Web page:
Additionally, Mazur hopes to help restore civility and transparency and eliminate the recent turmoil on council.

Two candidates squared off for the Ward 5 seat, for which first-term incumbent Republican Greg Walkauskus did not seek reelection.

In the May primary, Joe Beierle defeated Angela Woods for the GOP nomination.

No Democrats sought the party’s nomination in the spring, but Woods received enough write-in votes on the Democratic ticket to run against Beierle in November.

Woods went on defeat Beierle with 60.6% of the votes cast.

Woods is a stay-at-home mom. She said communication with residents and addressing future development are among the biggest challenges facing McCandless.

Woods said she will seek to expand the ways the municipality connects with residents and would like to develop incentives for the redevelopment of select areas of the town that will have the biggest impact on stormwater management and attract business investment while respecting nearby residential areas.

Also deciding against seeking re-election was long-time Ward 7 Councilman Bill McKim.

In the primary race to replace McKim, both party nominees — Democrat Patricia Cloonan and Republican Patrick Semon — ran uncontested.

Cloonan defeated Semon in the general election with 50.57% of the votes cast.

Cloonan is a Realtor for RE/MAX Select Realty.

Among her goals are encouraging responsible development that keeps the interest of residents in mind, and creating incentives for small businesses to fill existing commercial space that is available instead of soliciting development from big-box corporations.

Ward 1 incumbent Councilwoman Kim Zachary defeated Greg Martin to win re-election to a second term.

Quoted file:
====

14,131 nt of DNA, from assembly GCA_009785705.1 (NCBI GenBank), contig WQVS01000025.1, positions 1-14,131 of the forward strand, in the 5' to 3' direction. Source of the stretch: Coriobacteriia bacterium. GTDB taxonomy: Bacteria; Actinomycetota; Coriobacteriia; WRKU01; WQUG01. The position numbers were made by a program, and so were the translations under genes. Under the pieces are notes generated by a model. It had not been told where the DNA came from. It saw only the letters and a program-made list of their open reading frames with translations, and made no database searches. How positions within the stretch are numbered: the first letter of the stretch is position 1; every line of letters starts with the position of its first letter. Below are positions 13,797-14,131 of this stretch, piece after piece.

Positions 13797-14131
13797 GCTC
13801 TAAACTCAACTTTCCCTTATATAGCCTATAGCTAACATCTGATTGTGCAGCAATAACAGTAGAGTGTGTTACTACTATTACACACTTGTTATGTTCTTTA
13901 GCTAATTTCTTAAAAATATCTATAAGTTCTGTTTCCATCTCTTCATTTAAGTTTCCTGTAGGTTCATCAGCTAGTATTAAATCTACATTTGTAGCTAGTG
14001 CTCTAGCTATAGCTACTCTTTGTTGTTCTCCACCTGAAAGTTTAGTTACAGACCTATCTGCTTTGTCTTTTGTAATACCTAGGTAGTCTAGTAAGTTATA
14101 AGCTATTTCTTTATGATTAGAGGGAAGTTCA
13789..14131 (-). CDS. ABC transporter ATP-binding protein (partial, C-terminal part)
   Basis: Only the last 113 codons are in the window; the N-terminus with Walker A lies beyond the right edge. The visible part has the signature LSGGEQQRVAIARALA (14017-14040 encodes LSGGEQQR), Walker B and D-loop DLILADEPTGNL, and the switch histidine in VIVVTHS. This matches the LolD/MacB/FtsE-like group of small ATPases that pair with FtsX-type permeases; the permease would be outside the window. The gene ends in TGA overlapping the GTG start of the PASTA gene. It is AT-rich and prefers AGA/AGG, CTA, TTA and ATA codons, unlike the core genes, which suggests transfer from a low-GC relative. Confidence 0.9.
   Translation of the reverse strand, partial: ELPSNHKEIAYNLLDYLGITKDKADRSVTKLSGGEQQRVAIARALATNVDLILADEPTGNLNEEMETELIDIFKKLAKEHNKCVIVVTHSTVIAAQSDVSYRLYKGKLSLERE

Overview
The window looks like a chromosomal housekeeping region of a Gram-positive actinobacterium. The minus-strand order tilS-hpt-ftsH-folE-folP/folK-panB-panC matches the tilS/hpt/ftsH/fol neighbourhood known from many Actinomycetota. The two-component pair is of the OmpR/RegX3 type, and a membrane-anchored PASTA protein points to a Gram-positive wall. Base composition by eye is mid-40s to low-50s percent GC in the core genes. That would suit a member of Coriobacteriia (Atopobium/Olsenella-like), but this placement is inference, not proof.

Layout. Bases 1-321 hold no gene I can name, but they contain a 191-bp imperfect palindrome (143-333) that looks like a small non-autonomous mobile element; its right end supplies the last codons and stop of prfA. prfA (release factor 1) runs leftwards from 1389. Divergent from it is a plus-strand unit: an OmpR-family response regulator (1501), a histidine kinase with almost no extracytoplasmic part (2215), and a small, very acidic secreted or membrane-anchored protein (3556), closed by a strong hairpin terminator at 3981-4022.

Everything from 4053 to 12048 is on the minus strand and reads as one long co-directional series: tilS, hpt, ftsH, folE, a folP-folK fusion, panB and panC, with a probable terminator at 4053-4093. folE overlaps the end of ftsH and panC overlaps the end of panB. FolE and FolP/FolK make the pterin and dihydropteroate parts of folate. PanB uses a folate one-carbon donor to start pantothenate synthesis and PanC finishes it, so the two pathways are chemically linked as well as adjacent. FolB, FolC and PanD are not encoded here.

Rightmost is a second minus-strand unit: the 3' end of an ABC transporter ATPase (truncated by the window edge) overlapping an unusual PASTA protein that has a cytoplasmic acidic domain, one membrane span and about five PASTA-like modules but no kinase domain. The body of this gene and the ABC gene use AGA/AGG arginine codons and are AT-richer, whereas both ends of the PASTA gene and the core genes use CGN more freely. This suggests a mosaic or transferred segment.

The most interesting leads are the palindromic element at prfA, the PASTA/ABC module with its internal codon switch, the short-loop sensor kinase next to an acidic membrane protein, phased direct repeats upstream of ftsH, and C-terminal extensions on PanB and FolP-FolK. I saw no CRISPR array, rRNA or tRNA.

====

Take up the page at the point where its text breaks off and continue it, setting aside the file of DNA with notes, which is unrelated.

Ross Township

Three of the four incumbent Ross Township commissioners who sought re-election survived general election challenges to retain their seats.

Only incumbent Ward 5 Commissioner Grace Stanko, a Republican, failed to garner enough votes to win another term, losing her seat by 10 votes to Democratic challenger William A. McKellar.

McKellar is a retired director of safety and security for the North Hills School District.

Some of his goals include working to keep businesses in the community and revitalizing the township’s vacant properties. MeKellar also wants to maintain a balanced budget while still providing the needed services for the community and neighborhoods.

Democrat and Republican voters in Ward 3 nominated candidates in the primary to replace Republican Commissioner Rick Avon, who did not seek a second term.

Democrat Sarah Poweska picked up 54.86% of the vote on Nov. 5 to defeat Republican nominee Sandra Lee Miller.

Poweska said some of her goals will be to maintain a high level of community engagement by strengthening communication between the township and residents. She also wants to ensure the township offers a wide range of activities, programs and recreational opportunities and addresses its aging infrastructure.

The incumbents who won re-election are Dan DeMarco, Ward 1; Pat Mullin, Ward 7; and Jack Betkowski, Ward 9.